Xavier Dolan calls out restrictive ‘gay’ movie labels in Hollywood: ‘We never talk about heterosexual films’

Canadian director Xavier Dolan isn’t too keen on his new film being described as “gay.”

During a press conference for his upcoming drama Matthias & Maxime at Cannes Film Festival on Wednesday, the 30-year-old voiced his frustrations over Hollywood putting movies with queer narratives into pigeonholes and how it’s rarely done with romances that depict a man and a woman falling for one another.

“This film is not gay, it’s life,” the I Killed My Mother filmmaker explained, as reported by Indiewire. “We never talk about heterosexual films. ‘Oh, I saw this great heterosexual love story.’ For me, it’s not a story of homosexuality or gay love.

Xavier Dolan (centre-left) addressed the Hollywood double standards during a press conference for his upcoming romance drama ‘Matthias & Maxime’ (LAURENT EMMANUEL/AFP/Getty Images)

“Ultimately, I don’t think that the two protagonists are aware that it is gay love. It’s love.”

Matthias & Maxime is Dolan’s eighth feature film and is in competition for the prestigious Palme d’Or at Cannes, as well as several other accolades. It tells the story of two lifelong friends who realise they have feelings for one another after they kiss while acting in a short film together.

Exploring toxic masculinity onscreen

Talking to the NY Times, Dolan detailed how “the movie is about toxic notions of masculinity we’ve been given by society” as well as exploring how younger generations seem to be more accepting than those that came before them and when that shift came about specifically.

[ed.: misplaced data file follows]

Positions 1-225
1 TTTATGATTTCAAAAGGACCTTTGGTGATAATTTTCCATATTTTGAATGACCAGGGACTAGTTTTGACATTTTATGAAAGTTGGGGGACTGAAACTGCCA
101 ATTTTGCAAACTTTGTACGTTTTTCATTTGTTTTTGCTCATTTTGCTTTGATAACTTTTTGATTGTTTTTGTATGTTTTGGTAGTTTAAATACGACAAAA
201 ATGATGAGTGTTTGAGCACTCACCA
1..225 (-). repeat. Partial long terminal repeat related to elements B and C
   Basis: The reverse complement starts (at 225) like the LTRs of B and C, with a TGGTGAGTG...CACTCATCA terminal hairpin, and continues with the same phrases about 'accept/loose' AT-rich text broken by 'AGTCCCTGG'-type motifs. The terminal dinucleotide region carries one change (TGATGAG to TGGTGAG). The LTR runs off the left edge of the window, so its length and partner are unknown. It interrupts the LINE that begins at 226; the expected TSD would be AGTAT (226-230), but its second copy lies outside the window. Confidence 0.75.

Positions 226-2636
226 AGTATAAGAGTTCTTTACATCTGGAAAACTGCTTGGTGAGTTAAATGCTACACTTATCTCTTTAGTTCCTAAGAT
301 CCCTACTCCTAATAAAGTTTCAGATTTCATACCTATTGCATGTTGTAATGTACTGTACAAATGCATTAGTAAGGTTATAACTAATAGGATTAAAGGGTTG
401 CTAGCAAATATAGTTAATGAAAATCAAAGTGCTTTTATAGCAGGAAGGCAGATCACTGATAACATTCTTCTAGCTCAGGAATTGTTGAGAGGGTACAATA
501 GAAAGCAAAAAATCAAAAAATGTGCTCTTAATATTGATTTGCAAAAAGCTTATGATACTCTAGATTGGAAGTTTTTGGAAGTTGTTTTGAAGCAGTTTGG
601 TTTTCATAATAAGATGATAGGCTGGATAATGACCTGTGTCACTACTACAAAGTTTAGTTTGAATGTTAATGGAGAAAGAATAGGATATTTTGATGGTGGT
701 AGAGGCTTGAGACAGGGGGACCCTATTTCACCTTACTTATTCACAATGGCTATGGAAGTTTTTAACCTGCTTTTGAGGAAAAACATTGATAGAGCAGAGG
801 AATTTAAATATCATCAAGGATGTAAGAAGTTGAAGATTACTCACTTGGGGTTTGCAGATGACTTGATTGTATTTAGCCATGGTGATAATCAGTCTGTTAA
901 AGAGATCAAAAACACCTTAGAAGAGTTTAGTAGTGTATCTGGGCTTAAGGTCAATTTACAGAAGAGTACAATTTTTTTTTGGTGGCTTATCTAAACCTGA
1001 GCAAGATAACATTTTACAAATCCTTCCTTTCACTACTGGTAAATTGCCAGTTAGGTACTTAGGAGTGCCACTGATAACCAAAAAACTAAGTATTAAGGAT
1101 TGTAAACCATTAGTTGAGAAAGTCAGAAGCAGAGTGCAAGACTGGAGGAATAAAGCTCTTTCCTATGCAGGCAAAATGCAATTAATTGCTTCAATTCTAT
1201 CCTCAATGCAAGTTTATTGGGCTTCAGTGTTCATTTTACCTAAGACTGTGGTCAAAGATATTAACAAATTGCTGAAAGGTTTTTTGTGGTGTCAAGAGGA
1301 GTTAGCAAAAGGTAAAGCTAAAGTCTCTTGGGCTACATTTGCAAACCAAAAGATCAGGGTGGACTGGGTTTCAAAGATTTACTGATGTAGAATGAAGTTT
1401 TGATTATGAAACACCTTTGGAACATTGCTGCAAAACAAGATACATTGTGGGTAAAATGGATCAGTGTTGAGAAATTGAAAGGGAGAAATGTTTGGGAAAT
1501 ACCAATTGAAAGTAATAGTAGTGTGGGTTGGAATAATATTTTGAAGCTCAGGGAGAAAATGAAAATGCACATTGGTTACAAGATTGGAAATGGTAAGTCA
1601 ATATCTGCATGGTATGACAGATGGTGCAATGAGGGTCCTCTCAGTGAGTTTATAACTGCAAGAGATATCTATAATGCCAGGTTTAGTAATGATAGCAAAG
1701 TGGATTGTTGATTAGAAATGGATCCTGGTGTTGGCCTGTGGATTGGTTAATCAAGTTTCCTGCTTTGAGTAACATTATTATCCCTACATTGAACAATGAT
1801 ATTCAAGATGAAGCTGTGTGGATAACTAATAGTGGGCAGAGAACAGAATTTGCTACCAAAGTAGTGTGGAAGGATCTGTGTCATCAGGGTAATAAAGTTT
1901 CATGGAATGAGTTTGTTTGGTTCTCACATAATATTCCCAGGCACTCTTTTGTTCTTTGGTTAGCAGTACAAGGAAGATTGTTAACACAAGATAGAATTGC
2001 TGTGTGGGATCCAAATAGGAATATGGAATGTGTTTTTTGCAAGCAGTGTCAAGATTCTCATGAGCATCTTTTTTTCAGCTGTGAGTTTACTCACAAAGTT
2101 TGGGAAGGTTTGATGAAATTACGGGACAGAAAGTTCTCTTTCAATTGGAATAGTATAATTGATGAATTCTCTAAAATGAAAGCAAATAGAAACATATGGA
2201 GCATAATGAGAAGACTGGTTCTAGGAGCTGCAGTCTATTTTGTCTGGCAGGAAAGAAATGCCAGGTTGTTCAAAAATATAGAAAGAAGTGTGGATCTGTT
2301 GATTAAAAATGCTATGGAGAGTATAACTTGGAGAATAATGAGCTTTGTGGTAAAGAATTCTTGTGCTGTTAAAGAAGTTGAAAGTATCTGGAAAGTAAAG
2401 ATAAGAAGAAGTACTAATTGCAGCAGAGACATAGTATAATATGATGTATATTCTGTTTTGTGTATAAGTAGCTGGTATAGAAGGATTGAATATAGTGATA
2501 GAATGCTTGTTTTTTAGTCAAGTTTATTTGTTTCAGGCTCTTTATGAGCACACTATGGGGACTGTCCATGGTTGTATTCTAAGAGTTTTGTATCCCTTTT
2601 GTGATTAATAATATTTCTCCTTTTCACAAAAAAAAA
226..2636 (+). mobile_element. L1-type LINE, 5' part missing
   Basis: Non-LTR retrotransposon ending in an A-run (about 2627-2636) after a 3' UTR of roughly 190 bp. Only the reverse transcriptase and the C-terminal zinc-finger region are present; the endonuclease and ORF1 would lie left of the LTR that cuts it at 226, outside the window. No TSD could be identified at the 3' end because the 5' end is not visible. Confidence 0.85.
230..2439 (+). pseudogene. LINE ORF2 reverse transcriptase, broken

“In this group, homosexuality is clearly not a problem for anyone, and no one seems shocked by the existence of that kiss. The only characters that are troubled by it are the lead characters, because how they see themselves [is] threatened by the kiss.

“The two characters are at a place where they might be young, but they’re not young enough to be part of this new generation that feels so much more freedom and independence from labels,” he continued. “When I graduated from high school, a guy kissing a guy was ‘gay’ and a guy kissing a girl was ‘straight.’

In the film, Dolan (R) plays Maxime, a young man who realises he has feelings for a male friend after they kiss while appearing in a short film (Les Films Séville)

“Notions of sexuality and gender were not as evolved, and thank God they are now, but it doesn’t mean we don’t still have blockages in our mind that keep us from embracing these possibilities.”

Dolan’s triple-threat talents

While he’s perhaps best known for writing and directing, Dolan – who identifies as gay and frequently focuses on LGBTQ+ characters in his work – plays Maxime, opposite Gabriel D’Almeida Freitas, in his latest picture. Earlier this year, he portrayed a young man struggling to come to terms with his sexuality in Joel Edgerton’s conversion therapy drama Boy Erased and in a few months time, he’ll be seen as ill-fated, gay character Adrian Mellon in horror sequel It Chapter Two.